3. Eternal Sunshine of the Spotless Mind (2004)
Guess who actually likes romantic comedies? This guy, that’s who. Trouble is, Hollywood rarely makes a good one. That’s because the people that go see romantic comedies don’t see them because they relate to them, or because the acting is good, or because the writing is good, or the plot is believable, or because the characters have more than one dimension. No. All they want is to see Matthew McConaughey or Zac Efron shirtless (heck, who doesn’t?). So when a good rom-com does come around that is actually decent, it makes me happy. Vicky Christina Barcelona, Knocked Up, About a Boy, these are just a few that come to mind when I think of good romantic comedies from the 00’s (actually, for a great list of rom-coms from this decade, read this article—and look what’s number one!). I wouldn’t call any of these movies particularly great, but they are evidence that the romantic comedy genre can be done well with a little time and care given to writing characters and exploring real human thoughts and emotions about what love is. And that’s where we get to Eternal Sunshine of the Spotless Mind (hereinafter “ESOSM”), everyone’s favorite memory-erasing, hipster-glorifying romantic comedy, epically written by Charlie Kauffman and directed by Michael Gondry. (By the way, if you’re ever watching a movie and you ask yourself “What kind of weirdo came up with this plot synopsis?”, the answer is almost always “Charlie Kauffman.” Thought I’d save you some trouble there).
Anyway, ESOSM movie defines an element of relationships that is completely overlooked by the majority of filmdom, which is the element of “we have no idea what the heck we are doing.” Many movies would have us believe that if it “feels right” then everything will work out in the end. Does anyone even know what feeling right feels like? I don’t feel like I know what feeling right feels like. Whatever. The point with ESOSM is almost the opposite—it may not feel right, it may feel close to right, or it may feel completely wrong—but underneath all of the BS fighting and bickering that tends to happen in any relationship (not mine though, duh), there may be something beautiful, something worth cultivating, and we are shooting ourselves in the foot if we don’t give it a chance. Jim Carrey and Kate Winslet do a superb job of harnessing this conflicted mindset. Enough cannot be said about their acting and on-screen chemistry in this movie.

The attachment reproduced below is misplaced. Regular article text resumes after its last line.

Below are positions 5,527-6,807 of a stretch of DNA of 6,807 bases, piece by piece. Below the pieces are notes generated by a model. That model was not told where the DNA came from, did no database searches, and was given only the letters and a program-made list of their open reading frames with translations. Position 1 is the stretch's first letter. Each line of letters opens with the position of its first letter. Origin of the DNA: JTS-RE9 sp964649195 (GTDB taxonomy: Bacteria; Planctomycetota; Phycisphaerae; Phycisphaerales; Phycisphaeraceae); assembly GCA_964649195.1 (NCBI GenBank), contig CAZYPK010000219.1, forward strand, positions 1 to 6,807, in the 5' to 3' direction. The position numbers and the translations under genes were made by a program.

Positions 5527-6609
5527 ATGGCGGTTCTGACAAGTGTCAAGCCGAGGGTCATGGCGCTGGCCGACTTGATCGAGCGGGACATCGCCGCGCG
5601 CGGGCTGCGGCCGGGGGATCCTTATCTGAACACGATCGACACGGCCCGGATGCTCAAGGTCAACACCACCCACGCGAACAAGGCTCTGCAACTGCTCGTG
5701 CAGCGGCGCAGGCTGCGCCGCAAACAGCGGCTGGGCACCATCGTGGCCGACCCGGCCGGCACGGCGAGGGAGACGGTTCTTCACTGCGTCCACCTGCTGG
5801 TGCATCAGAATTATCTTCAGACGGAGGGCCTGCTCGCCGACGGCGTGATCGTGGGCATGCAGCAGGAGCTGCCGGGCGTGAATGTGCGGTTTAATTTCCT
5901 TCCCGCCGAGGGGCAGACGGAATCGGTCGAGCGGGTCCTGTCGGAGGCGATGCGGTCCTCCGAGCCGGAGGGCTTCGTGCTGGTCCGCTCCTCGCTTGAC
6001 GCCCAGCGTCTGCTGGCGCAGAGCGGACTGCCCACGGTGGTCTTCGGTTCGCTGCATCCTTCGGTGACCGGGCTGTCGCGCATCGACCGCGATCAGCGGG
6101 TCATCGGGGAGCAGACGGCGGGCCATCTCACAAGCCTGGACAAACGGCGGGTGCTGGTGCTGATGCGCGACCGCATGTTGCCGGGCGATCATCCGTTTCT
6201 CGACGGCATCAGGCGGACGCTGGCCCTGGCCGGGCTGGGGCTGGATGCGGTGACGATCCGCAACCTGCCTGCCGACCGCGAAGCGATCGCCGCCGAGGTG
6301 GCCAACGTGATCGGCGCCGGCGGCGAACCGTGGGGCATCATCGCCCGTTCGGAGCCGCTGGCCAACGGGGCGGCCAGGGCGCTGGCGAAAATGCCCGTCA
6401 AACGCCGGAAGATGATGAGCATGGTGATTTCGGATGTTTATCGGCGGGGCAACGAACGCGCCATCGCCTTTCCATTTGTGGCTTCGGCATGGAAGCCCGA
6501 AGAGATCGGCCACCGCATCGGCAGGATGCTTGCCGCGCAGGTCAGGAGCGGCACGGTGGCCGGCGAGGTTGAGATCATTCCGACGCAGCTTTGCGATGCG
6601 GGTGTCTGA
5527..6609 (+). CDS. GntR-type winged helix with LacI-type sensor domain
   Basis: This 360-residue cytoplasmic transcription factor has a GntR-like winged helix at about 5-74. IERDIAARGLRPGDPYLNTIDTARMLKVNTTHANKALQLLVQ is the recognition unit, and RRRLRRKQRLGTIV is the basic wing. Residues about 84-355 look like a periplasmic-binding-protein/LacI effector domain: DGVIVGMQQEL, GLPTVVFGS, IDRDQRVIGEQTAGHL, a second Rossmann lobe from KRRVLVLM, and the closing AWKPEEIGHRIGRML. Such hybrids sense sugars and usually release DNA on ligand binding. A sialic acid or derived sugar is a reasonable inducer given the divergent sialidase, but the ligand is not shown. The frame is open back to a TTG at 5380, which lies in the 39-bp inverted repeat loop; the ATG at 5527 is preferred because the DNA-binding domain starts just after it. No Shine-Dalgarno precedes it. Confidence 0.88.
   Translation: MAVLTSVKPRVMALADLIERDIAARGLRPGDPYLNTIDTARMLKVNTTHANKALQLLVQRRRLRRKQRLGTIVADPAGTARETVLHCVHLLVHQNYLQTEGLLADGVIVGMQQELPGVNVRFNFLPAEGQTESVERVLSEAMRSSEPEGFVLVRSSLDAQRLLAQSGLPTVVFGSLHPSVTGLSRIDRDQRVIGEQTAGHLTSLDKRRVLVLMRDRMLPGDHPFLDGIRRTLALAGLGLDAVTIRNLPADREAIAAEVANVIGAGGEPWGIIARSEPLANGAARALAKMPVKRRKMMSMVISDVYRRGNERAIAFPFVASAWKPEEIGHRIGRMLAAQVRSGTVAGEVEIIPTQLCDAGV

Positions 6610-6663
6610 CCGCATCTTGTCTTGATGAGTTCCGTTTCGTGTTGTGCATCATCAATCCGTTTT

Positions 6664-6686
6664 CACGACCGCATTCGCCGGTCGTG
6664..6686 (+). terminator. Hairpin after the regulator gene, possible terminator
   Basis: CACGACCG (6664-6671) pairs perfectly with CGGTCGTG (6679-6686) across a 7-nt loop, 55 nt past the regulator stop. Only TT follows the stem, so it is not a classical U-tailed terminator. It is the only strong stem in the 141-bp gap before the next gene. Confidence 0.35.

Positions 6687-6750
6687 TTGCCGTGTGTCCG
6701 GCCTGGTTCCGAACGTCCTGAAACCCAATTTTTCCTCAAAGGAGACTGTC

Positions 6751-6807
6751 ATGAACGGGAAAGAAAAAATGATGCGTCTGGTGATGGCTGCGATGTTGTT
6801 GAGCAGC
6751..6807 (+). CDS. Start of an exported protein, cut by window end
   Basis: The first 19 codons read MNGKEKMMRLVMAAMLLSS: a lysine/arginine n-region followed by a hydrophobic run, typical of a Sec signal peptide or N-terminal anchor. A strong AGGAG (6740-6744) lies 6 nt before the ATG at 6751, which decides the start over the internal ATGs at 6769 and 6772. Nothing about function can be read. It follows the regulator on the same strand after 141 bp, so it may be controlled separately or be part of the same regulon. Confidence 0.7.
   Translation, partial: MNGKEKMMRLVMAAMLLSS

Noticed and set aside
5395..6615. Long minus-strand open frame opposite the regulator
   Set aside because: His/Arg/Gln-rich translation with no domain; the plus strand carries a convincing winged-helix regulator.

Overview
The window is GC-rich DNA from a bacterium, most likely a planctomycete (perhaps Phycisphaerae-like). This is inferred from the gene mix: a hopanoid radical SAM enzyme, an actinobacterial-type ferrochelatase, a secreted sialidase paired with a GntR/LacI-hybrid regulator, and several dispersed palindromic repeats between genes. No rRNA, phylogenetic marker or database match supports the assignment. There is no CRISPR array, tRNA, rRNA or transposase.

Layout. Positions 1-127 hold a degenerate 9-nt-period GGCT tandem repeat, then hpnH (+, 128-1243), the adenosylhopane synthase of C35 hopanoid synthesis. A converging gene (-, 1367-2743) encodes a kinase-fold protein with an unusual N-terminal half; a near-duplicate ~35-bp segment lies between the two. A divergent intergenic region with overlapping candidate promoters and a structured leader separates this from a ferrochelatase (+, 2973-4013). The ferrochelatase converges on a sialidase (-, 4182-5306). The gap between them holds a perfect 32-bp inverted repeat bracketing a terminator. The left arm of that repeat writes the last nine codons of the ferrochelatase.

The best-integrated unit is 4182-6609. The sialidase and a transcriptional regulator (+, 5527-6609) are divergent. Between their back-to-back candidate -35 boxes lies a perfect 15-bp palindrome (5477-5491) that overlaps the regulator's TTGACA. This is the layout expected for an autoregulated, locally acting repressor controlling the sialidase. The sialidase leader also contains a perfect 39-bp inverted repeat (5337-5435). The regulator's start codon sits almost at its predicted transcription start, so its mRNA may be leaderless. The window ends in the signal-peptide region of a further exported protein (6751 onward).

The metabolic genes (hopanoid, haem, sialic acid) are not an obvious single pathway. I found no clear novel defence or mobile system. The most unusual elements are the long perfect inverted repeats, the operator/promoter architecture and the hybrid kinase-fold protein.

When Joel sees Clementine on the train to Montauk at the beginning of the movie, he asks himself, “Why do I fall in love with every girl who gives me the slightest bit of attention?” (Although, if Kate Winslet gave me some attention, I’d probably fall in love too). The cool part of that scene is that it can only be really understood on a second watching, because at that point in the story we didn’t know that they had a relationship before they erased each other out of their memories. So when he makes that statement, it wasn’t that he fell in love with her because she showed him attention; rather, it was because his subconscious was painfully aware of her—his immediate affection for her was something far deeper than he could explain or understand. (Side note—guys, when your significant other asks you why you love her—as an alternative to your usual BS-ing, I recommend saying, “Honey, my love for you is so much deeper than I can explain or fully understand.” It works.)
I’m realizing while writing this review just how hard being a *real* writer would be. There is so much more I would love to say about this movie and I can’t seem to fit it in an appropriate length. It speaks to me on so many levels, and its honesty and charm are second to none.
Plus, Kate Winslet is hot, even with orange, blue, or bright red hair.
-I’ve already mentioned some of my favorite romantic comedies from this decade, so this time I’ll let you guys list your top-5. Ready. Go.